Bitcoin proponents claim it to be the best form of money, however even after a decade since its inception, the use of Bitcoin is quite limited. One of the main reasons for the rate of slow adoption is the complexity that comes along with it. The growth of any product, service or technology is propelled by how easy it is to use for the general public.
Apart from buying and selling of Bitcoin, most other aspects of the Bitcoin ecosystem, be it setting up a node, managing private keys, how the core protocol works or how its incentivization model works are not easy to comprehend.
Dan Held, Director Of Business Development at Kraken appeared on “What Bitcoin Did” podcast to discuss the importance of simplifying the user experience (UX) in the Bitcoin ecosystem, and how it can be a key to propelling Bitcoin use for masses.
Held talked about the conservative approach of Bitcoin proponents who believe a simple user interface is not necessarily the key to Bitcoin’s adoption. He went on to recall one of his statements from 2014, for which he faced flak from the community. Held said,
“we shouldn’t teach people how Bitcoin works. We should teach them what buttons to press and that back in 2014 was an egregious breach of Bitcoin standards, what it might be now.”
Held emphasized on how “UX has been woefully undervalued in this space.” and explained that in order to achieve maximum throughput, the approach can’t be conservative, the mindset shouldn’t be if someone is not able to grasp the technical aspect of bitcoin then it is not made for them. In that way, “Bitcoin is not going to be the best form of money if most people can’t use it if they don’t understand it.”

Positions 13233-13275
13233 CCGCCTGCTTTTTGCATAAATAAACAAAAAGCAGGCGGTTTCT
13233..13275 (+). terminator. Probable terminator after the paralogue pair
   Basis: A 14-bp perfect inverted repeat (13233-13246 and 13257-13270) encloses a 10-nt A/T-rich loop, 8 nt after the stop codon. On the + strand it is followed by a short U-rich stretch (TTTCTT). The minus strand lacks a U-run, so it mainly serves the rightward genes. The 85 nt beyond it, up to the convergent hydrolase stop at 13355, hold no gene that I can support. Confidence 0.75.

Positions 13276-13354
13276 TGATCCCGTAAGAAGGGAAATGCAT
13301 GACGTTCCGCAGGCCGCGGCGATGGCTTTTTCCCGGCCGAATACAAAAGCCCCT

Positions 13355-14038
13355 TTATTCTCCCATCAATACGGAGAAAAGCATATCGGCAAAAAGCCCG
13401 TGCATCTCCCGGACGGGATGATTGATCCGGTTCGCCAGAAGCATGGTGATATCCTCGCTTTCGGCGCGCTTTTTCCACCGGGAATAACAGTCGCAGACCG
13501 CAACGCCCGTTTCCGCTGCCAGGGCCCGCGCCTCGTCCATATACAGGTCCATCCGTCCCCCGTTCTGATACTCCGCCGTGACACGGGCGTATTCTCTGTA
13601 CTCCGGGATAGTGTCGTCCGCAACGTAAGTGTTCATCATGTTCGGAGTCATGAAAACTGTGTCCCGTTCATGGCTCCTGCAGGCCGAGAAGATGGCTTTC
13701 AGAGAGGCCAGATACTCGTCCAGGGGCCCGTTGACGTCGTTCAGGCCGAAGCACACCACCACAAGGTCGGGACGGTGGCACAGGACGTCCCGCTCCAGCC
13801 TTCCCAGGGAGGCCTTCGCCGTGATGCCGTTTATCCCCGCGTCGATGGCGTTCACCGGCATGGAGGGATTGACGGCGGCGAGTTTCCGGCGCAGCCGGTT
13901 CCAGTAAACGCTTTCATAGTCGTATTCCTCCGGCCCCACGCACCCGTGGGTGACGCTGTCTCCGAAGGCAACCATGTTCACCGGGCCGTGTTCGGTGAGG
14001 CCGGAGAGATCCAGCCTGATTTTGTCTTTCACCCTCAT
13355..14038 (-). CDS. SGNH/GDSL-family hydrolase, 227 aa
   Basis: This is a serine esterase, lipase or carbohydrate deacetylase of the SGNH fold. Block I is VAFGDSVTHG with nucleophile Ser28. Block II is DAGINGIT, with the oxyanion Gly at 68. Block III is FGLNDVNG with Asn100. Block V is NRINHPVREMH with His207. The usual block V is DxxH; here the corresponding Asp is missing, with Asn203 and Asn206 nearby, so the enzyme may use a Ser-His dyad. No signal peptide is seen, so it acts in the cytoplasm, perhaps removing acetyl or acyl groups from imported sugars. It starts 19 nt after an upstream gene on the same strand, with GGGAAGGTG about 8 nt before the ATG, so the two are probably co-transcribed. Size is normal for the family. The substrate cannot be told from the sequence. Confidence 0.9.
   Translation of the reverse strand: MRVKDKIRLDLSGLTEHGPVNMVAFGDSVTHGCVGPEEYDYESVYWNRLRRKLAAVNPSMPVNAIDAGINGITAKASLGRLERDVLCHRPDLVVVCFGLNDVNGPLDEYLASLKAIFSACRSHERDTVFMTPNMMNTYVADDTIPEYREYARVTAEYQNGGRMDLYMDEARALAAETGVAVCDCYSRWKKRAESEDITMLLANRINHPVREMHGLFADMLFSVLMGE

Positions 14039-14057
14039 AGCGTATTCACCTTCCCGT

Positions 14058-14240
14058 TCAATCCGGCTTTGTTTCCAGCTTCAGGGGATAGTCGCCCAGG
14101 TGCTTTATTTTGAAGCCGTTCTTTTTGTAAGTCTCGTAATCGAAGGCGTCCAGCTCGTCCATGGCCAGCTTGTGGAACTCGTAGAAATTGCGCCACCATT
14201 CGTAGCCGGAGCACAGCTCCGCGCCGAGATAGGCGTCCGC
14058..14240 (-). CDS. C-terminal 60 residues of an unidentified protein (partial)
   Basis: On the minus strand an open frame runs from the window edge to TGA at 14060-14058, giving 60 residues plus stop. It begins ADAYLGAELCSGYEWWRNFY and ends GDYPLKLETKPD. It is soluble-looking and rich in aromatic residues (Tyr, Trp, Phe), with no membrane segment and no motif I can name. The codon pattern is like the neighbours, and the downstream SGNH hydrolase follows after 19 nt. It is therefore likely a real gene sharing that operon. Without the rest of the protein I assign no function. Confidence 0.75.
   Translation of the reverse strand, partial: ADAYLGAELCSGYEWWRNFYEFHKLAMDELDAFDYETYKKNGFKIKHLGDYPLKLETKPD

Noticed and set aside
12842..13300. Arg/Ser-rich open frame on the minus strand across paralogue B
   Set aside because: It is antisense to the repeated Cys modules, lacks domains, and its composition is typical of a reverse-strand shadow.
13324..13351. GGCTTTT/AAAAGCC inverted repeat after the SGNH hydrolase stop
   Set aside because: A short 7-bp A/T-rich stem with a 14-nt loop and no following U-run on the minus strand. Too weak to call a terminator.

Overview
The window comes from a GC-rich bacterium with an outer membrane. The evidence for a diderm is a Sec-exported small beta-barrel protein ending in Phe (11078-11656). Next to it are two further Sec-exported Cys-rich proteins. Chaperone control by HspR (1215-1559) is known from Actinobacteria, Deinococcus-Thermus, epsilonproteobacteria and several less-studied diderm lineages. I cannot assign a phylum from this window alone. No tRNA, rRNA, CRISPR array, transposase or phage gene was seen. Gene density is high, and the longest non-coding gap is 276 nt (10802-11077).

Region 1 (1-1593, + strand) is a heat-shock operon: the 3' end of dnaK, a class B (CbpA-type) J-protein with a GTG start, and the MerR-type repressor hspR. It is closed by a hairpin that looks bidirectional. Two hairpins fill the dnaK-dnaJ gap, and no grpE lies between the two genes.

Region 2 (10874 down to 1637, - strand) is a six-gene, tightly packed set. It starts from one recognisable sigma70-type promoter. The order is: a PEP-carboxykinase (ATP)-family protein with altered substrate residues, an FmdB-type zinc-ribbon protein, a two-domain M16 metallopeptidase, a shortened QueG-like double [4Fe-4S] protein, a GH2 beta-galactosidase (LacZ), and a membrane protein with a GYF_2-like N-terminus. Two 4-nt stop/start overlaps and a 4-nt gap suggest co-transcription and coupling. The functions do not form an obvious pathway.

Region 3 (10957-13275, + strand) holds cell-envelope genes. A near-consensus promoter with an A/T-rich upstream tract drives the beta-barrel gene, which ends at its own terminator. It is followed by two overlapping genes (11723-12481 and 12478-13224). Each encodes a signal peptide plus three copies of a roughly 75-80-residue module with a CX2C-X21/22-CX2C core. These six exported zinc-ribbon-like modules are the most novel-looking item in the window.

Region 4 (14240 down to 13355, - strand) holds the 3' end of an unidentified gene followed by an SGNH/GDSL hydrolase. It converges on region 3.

Dan explained that as of today we already have a ton technological advancements and our focus should now be more concentrated towards how to make these innovations accessible to laymen. He said,
“There is so much complexity in the world that we could probably halt innovation right now, no new technology could be developed, and we would only build better interfaces. We would probably have our work cut out for us for 100 years.”
Google trends show people are not interested in understanding the complexities of the ecosystem
A common philosophy of Bitcoin proponents is that if someone wants to learn about any complex topic related to Bitcoin, they can go on Google and learn it. However, looking at the Google trends data for the last 12 months, it is quite clear that people have little to no interest in learning the technical or complex aspect of the cryptocurrency.
As we can see from the above snapshot, people searching about “What is Bitcoin” has seen up and downs in magnitude, but the interest in the search term has been there. However, when compared with a complex topic like “how to set up Bitcoin node” the search rate is nill.
If we look at the related queries for both the search terms, there is no significant interest in knowing the complexities of the technology, and it is mostly general queries like “what is the value of Bitcoin in the US Dollar.”
On the contrary, there are no data on related queries to “How to setup Bitcoin node”
Thus, it is evident that in order to make Bitcoin more readily accessible, the focus should be on providing easier-to-use-and-understand user interface rather than burdening users with the additional task of understanding every aspect of Bitcoin before diving in the ecosystem.
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